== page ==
Medical Robotics Could Help Treat Arrhythmia, Keep Patients Mobile
First published on MedCityNews.com. The National Institutes of Health has awarded $2.4 million over the next five years to three projects involving robots that would enhance mobility for the visually and physically impaired and i
First published on MedCityNews.com. The National Institutes of Health has awarded $2.4 million over the next five years to three projects involving robots that would enhance mobility for the visually and physically impaired and improve treatment of atrial fibrillation.
This is the second year NIH has participated in President Obama’s National Robotics Initiative, a joint effort by a group of federal agencies to support development of robots that work with or beside humans. NIH funds projects that improve human capabilities or enhance medical treatments.
Here are the three projects NIH funded this time around:
- A co-robotic navigation device for the blind: Cang Ye at University of Arkansas is taking the white cane high-tech by incorporating 3D imaging sensor technology. The idea is that the cane could detect and relay to the user critical information about the environment, like when there’s a potential obstacle in the way.
- MRI-guided co-robotic catheter: During traditional catheter ablation for the treatment of atrial fibrillation, one of the most common arrhythmias, a catheter with an electrode on its tip is threaded through a vein in a patient’s groin up to the heart. Doctors destroy tissue at certain points on the heart in order to prevent the occurrence of irregular heart activity. However, the constant movement of the heart and blood can make that process difficult. Researchers at Case Western Reserve University are working on a catheter that uses robotic planning strategies to compensate for those movements to increase accuracy of procedures in conjunction with MRI.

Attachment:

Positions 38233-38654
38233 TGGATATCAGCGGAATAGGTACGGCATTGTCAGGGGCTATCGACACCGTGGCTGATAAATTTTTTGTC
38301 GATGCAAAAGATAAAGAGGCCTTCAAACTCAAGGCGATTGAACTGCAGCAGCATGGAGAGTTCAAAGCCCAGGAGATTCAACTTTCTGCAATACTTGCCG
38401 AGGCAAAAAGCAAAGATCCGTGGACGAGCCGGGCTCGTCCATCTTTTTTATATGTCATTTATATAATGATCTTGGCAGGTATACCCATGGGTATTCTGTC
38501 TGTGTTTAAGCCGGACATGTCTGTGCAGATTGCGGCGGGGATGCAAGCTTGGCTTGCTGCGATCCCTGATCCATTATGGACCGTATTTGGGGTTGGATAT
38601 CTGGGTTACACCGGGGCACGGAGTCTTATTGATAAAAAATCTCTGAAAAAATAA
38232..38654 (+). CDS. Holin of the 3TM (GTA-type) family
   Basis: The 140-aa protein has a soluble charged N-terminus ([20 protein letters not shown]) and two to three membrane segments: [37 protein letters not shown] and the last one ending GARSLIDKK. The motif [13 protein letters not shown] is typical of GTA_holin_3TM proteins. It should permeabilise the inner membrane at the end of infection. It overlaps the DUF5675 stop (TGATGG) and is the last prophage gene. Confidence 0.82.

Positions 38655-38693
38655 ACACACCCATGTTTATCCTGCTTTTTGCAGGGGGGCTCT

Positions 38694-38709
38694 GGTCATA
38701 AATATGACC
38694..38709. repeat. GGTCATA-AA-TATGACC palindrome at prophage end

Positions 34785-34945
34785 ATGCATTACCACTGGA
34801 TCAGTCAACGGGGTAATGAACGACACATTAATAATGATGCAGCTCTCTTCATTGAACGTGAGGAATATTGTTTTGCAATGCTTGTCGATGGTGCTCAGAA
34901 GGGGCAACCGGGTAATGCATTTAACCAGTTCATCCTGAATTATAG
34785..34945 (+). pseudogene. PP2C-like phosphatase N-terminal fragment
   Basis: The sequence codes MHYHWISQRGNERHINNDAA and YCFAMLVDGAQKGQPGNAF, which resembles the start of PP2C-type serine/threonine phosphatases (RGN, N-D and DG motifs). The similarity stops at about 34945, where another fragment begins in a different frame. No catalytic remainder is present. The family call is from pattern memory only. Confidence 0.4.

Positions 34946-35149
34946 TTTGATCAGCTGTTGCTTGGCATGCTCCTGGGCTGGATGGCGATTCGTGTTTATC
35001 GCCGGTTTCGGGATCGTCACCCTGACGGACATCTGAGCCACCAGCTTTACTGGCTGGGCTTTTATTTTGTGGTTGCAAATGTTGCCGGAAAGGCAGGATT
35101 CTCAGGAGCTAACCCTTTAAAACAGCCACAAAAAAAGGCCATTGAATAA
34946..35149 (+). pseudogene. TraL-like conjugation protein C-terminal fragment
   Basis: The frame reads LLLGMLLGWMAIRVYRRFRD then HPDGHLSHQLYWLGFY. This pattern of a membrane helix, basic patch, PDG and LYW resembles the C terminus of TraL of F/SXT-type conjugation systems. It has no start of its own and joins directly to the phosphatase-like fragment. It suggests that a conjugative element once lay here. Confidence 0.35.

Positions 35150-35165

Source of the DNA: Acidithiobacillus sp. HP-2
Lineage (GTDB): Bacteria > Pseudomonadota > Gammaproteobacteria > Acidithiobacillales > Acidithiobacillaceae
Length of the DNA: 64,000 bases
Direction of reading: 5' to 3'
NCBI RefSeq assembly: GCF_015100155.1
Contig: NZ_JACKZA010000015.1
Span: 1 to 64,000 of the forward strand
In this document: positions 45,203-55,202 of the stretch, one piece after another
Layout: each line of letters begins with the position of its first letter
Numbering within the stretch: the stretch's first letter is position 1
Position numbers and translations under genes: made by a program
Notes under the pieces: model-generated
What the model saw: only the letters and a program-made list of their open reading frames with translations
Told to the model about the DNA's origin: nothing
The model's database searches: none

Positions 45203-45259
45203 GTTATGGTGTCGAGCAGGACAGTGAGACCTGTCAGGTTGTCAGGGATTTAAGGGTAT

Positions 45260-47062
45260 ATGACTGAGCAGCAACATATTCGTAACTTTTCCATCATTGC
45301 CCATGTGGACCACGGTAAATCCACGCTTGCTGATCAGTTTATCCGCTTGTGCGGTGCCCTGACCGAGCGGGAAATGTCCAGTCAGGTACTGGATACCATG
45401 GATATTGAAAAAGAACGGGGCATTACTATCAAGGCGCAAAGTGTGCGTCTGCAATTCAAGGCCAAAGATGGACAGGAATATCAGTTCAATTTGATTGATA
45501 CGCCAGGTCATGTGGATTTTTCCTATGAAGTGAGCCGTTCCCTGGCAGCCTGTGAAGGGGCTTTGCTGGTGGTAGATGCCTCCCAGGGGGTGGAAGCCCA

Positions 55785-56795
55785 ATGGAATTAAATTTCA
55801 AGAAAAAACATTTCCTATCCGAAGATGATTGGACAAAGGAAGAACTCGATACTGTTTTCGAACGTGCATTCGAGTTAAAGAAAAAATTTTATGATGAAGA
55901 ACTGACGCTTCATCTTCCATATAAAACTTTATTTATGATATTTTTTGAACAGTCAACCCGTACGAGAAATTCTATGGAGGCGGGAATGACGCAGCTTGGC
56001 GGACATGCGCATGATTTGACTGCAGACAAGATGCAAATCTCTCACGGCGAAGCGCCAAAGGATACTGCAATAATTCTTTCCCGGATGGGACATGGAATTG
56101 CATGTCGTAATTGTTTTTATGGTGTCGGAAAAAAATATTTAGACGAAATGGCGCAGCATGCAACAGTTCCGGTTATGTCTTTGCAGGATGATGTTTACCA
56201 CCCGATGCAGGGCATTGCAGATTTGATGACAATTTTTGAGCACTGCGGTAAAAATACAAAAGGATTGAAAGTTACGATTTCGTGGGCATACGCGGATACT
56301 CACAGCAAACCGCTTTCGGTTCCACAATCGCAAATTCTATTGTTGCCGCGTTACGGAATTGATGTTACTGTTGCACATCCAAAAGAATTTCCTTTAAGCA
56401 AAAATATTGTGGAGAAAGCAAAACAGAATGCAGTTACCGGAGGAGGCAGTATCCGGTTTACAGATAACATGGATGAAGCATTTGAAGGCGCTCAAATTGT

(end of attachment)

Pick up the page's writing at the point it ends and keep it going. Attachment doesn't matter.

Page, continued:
- Platform for exploration of robotic ankle exoskeleton control: As wearable robotic technology continues to advance, researchers at North Carolina State and Carnegie Mellon are developing a way to compare different devices to assist people recovering from stroke. Their project proposes to create a platform that would allow investigators to test various robotic control methods and compare how they affect measurable physiological outcomes.
[Image credit: Steven Collins, Carnegie Mellon University via NIH]